Inductive reasoning is a type of logical reasoning that involves drawing general conclusions from specific observations. It is the opposite of deductive reasoning, which involves drawing specific conclusions from general principles.
Inductive reasoning is often used in science, where scientists make observations and collect data to develop theories and hypotheses. For example, a scientist might observe that all swans they have ever seen are white. Based on this observation, they might conclude that all swans are white. This is an inductive conclusion, because it is based on a limited number of observations.
Inductive reasoning is also used in everyday life. For example, if you always get a wet umbrella when you go outside without checking the forecast, you might conclude that it is going to rain. This is an inductive conclusion, because it is based on your past experiences.
How Does Inductive Reasoning Work?
Inductive reasoning is based on the assumption that the future will be similar to the past. In other words, if we have observed something to be true in the past, we can assume that it will be true in the future.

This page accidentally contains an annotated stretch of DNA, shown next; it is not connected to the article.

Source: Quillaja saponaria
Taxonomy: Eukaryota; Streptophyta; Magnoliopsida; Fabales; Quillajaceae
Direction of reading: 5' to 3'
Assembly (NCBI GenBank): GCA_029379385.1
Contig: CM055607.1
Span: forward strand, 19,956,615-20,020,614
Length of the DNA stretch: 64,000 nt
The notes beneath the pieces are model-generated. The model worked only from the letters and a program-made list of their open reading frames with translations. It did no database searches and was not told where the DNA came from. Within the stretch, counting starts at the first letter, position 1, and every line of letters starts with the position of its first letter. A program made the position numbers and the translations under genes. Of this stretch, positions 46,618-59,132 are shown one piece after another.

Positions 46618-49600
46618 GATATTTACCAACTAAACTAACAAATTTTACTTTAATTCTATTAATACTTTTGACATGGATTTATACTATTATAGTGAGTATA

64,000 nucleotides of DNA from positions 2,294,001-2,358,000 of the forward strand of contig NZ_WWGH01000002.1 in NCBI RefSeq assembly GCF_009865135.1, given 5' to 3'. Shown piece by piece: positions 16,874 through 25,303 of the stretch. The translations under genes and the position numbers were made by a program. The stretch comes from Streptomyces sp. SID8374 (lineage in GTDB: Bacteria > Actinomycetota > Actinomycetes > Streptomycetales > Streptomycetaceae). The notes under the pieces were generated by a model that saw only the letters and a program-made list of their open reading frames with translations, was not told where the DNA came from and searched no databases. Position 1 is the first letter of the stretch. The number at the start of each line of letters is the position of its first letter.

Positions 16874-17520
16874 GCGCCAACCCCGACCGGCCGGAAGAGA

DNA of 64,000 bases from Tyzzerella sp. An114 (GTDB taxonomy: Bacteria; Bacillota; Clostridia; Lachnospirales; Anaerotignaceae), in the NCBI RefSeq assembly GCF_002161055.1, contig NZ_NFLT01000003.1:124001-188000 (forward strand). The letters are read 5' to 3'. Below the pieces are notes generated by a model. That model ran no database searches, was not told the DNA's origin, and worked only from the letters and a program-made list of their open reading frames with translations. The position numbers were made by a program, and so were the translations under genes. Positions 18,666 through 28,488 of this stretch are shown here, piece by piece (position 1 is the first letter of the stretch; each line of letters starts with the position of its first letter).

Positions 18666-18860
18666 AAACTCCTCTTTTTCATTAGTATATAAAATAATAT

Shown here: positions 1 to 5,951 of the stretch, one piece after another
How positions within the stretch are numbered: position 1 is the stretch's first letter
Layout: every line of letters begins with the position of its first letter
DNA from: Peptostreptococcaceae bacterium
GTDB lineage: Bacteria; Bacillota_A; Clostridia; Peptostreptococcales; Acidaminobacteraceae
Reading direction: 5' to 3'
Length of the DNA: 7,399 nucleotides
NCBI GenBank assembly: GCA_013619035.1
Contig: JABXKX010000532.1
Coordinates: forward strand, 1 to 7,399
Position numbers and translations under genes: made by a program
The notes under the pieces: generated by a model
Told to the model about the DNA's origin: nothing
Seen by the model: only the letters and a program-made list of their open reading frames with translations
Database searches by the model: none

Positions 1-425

Of course, this is not always the case. Just because all swans we have ever seen are white does not mean that all swans are white. There could be a black swan out there somewhere. However, inductive reasoning is still a useful tool for making predictions and decisions.
Types of Inductive Reasoning
There are two main types of inductive reasoning:
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Scott Crowe, Canva (Lead Recruiter - Data)